Last month I was in Guadalajara four times related to my cataract surgery. And I took advantage of every moment to spend time with friends and to visit some of my favorite places. I loved living in Guadalajara and if it had an ocean I’d still be there.
On my first trip, I headed out to Parque Mirador for the afternoon. The view of the canyon is breathtaking, and I used to spend hours here gazing out at the spectacular scenery and writing, while sipping my favorite Bohemia.
I spent a fair amount of time in the Jardin Hidalgo in San Pedro, the area where I used to live. It is so peaceful there early in the morning and the pigeons are a delight to watch. The two churches are busy places with people coming for early mass. The man selling cheese and the lady selling bread have their usual spots. The shopkeepers have not yet opened their doors and the garden is a perfect place to relax.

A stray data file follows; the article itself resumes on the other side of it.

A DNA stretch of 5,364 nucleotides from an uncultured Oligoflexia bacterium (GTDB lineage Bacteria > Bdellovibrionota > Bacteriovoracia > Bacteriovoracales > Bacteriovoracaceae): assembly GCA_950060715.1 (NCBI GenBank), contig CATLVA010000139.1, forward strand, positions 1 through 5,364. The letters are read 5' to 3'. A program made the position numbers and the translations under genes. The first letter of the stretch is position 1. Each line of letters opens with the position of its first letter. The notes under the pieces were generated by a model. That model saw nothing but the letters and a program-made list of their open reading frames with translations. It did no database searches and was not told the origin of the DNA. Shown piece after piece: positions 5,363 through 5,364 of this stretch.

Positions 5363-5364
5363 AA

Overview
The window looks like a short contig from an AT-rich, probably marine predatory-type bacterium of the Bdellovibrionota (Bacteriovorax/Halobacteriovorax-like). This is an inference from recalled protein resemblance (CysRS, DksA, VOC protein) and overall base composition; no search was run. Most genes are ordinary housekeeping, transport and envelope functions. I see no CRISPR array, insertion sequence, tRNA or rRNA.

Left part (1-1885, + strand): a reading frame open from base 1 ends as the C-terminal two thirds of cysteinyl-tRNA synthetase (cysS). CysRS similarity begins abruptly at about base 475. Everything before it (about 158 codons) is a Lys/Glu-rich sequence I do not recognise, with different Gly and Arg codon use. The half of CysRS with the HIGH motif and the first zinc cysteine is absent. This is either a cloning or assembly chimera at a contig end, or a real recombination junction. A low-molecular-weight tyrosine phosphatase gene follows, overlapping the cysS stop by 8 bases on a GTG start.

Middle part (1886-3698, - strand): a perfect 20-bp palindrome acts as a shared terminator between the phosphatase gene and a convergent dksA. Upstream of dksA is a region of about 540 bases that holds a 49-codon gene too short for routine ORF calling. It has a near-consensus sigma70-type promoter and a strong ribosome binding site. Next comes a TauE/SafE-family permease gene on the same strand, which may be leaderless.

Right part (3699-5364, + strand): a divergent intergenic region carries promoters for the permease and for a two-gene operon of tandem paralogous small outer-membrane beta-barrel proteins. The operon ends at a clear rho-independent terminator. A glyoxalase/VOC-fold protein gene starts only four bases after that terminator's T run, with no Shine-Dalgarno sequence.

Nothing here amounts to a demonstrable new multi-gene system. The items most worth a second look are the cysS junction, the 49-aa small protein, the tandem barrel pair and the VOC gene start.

In the evening the Jardin Hidalgo is a busy place. Salchichas, tortas, churros, ayot and hamburguesas are only a few of the offerings here. What I enjoy is plopping down on a bench and watching people. And of course there is the added spectacle of the churches lit up at dusk.
I stayed with my friend Pedro and his family and it is always a delight to visit. Pedro is a former student and we used to get into quite the conversations in the classroom. My students always tell me that they are so grateful to have a native speaker of English teach them, but I feel privileged to have students like Pedro as I have learned so much from them. Here is a shot of Pedro, an avid cyclist.